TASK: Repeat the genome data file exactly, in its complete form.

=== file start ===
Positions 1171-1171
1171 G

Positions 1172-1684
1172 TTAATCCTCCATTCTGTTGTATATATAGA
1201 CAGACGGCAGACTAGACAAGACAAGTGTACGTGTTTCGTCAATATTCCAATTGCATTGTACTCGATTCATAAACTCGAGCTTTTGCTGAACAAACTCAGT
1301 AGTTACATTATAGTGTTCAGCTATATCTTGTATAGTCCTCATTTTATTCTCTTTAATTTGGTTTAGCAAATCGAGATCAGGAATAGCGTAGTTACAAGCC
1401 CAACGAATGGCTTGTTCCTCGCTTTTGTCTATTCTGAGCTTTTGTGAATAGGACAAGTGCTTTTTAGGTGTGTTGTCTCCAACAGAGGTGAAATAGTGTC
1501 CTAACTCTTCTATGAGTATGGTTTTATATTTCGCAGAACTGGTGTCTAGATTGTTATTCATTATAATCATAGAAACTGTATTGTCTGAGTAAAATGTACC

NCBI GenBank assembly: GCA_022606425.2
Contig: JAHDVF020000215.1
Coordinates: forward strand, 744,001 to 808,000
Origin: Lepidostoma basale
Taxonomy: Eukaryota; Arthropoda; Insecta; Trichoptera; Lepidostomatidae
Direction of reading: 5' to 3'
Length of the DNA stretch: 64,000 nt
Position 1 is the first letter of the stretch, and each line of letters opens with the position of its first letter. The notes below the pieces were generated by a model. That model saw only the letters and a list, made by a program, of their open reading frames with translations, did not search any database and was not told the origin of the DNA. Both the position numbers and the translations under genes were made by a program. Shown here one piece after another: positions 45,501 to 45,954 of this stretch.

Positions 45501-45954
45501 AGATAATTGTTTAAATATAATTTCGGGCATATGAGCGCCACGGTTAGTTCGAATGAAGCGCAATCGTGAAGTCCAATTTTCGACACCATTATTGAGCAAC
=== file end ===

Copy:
Positions 1171-1171
1171 G

Positions 1172-1684
1172 TTAATCCTCCATTCTGTTGTATATATAGA
1201 CAGACGGCAGACTAGACAAGACAAGTGTACGTGTTTCGTCAATATTCCAATTGCATTGTACTCGATTCATAAACTCGAGCTTTTGCTGAACAAACTCAGT
1301 AGTTACATTATAGTGTTCAGCTATATCTTGTATAGTCCTCATTTTATTCTCTTTAATTTGGTTTAGCAAATCGAGATCAGGAATAGCGTAGTTACAAGCC
1401 CAACGAATGGCTTGTTCCTCGCTTTTGTCTATTCTGAGCTTTTGTGAATAGGACAAGTGCTTTTTAGGTGTGTTGTCTCCAACAGAGGTGAAATAGTGTC
1501 CTAACTCTTCTATGAGTATGGTTTTATATTTCGCAGAACTGGTGTCTAGATTGTTATTCATTATAATCATAGAAACTGTATTGTCTGAGTAAAATGTACC

NCBI GenBank assembly: GCA_022606425.2
Contig: JAHDVF020000215.1
Coordinates: forward strand, 744,001 to 808,000
Origin: Lepidostoma basale
Taxonomy: Eukaryota; Arthropoda; Insecta; Trichoptera; Lepidostomatidae
Direction of reading: 5' to 3'
Length of the DNA stretch: 64,000 nt
Position 1 is the first letter of the stretch, and each line of letters opens with the position of its first letter. The notes below the pieces were generated by a model. That model saw only the letters and a list, made by a program, of their open reading frames with translations, did not search any database and was not told the origin of the DNA. Both the position numbers and the translations under genes were made by a program. Shown here one piece after another: positions 45,501 to 45,954 of this stretch.

Positions 45501-45954
45501 AGATAATTGTTTAAATATAATTTCGGGCATATGAGCGCCACGGTTAGTTCGAATGAAGCGCAATCGTGAAGTCCAATTTTCGACACCATTATTGAGCAAC